By Thaddeus McBride & Mark Jensen

On August 25, 2011, a major U.S. financial institution agreed to pay the U.S. Department of Treasury, Office of Foreign Assets Control (“OFAC”) $88.3 million to settle claims of violations of several U.S. economic sanctions programs. While OFAC settlements with financial institutions in recent years have involved larger penalty amounts, this August 2011 settlement is notable because of OFAC’s harsh—and subjective—view of the bank’s compliance program.
 


Continue Reading OFAC Settles Alleged Sanctions Violations for $88.3 million

By Thaddeus McBride , Reid Whitten & Corey Phelps

On August 18, 2011, based on the “continuing escalation of violence against the people of Syria,” President Barack Obama issued Executive Order 13582 (“EO 13582”) to expand significantly U.S. sanctions on Syria.  This briefing summarizes those sanctions as well as the General Licenses issued—first on August 18 and again on September 9—by the U.S. government to authorize limited transactions with Syria.
 


Continue Reading Syria Update: Significant New Sanctions Imposed

By Scott Maberry, Thad McBride, Mark Jensen, and Corey Phelps

In recent weeks, the U.S. Department of Treasury, Office of Foreign Assets Control (“OFAC”) has updated the sanctions regulations it administers against Libya and North Korea. These recently implemented sanctions continue OFAC’s trend towards precise, targeted sanctions; moreover, the way in which OFAC amended its sanctions on North Korea could have implications for U.S. sanctions on Cuba.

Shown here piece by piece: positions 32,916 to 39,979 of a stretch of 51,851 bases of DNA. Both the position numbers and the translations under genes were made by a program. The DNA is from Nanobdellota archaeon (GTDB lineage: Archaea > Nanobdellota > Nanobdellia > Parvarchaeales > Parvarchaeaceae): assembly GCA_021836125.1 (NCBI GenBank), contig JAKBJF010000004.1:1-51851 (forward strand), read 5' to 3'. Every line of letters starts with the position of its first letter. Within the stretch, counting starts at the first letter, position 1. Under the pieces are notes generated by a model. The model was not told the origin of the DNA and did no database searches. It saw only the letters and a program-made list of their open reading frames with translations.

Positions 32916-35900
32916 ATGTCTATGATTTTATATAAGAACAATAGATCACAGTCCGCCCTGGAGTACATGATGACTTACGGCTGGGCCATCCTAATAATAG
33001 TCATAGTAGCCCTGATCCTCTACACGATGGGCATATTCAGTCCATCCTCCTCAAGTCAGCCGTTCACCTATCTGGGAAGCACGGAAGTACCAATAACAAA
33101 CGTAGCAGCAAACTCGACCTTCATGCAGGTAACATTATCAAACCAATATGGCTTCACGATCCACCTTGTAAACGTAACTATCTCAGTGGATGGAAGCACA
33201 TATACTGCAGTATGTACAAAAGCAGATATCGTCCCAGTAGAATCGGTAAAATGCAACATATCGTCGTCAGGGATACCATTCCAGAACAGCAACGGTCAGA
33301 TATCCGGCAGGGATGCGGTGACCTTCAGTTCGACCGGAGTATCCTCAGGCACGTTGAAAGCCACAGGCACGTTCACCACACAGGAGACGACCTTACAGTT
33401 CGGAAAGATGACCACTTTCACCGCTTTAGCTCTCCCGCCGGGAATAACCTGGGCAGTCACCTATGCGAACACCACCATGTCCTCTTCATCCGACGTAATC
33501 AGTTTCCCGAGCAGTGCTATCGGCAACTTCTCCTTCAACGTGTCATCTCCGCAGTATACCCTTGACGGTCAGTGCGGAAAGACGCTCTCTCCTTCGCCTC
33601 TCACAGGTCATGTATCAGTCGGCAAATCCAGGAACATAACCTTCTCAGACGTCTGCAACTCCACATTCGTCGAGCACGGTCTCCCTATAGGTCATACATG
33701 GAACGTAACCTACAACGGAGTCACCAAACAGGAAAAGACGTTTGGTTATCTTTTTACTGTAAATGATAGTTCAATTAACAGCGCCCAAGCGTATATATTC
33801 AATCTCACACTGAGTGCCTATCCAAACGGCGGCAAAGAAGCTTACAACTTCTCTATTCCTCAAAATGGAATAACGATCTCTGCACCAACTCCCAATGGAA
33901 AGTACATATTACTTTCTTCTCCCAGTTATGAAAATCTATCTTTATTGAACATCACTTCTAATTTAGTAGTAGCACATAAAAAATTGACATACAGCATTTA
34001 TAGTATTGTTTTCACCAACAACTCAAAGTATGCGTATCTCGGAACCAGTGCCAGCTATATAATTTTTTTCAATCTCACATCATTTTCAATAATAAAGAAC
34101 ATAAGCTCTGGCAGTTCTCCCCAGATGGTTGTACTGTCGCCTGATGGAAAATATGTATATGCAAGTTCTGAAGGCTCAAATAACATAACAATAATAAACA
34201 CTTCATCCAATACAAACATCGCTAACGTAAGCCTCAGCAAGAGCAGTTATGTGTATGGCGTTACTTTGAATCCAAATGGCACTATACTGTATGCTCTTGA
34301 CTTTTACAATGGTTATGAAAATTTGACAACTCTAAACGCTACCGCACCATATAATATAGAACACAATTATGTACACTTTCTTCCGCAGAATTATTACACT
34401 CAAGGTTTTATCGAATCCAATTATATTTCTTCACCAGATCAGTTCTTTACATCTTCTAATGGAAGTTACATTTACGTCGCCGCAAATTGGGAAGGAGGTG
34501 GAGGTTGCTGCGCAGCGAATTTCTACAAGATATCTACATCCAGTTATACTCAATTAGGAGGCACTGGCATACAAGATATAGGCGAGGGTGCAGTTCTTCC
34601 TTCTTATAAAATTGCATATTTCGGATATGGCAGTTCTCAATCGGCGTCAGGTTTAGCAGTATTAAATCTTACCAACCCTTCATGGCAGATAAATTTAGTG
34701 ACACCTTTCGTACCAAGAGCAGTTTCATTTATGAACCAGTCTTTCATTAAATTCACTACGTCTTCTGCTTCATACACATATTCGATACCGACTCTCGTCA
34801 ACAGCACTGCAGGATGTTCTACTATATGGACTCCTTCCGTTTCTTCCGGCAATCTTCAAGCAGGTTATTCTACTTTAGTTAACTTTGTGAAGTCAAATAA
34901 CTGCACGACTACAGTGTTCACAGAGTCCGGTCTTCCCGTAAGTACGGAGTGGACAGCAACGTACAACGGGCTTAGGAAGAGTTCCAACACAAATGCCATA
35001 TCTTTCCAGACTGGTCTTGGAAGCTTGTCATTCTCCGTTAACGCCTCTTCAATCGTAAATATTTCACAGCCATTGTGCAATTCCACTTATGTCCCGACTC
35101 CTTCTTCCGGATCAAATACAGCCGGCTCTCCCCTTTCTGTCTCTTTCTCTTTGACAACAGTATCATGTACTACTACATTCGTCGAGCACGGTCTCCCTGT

Continue Reading Trading Up: Newly Implemented North Korea and Libya Sanctions

By Curtis M. Dombek

On February 25, 2011, the President issued an Executive Order blocking not only the assets of Muammar Qadhafi, Ayesha Qadhafi, Khamis Qadhafi, Mutassim Qadhafi, and Saif Al Islam Al Qadhafi, but also blocking all assets of the Government of Libya, as follows:
 

“All property and interests in property that are in the United States, that hereafter come within the United States, or that are or hereafter come within the possession or control of any United States person, including any overseas branch, of the Government of Libya, its agencies, instrumentalities, and controlled entities, and the Central Bank of Libya, are blocked and may not be transferred, paid, exported, withdrawn, or otherwise dealt in.”
 


Continue Reading New Sanctions Block Continuing Performance Of Libyan Government Contracts In Addition To Targeting Col. Qadhafi’s Assets

By John W. Chierichella and Jessica M. Madon

As a follow-up to our previous blog article, available here, we provide this month a more in depth analysis of some of the key features of the Comprehensive Iran Sanctions, Accountability, and Divestment Act of 2010 (“CISADA”) passed July 1, 2010. Our focus this month is on the expansion of the types of activities and persons that may be sanctioned. We also address the new mandatory representation and certification for government contractors. Finally, we note that the EU and Canada have imposed similar sanctions against Iranian transactions and we provide a brief synopsis of those sanctions.
 


Continue Reading Comprehensive Iran Sanctions, Accountability, And Divestment Act Of 2010 – The Expanded Categories Of Sanctionable Activities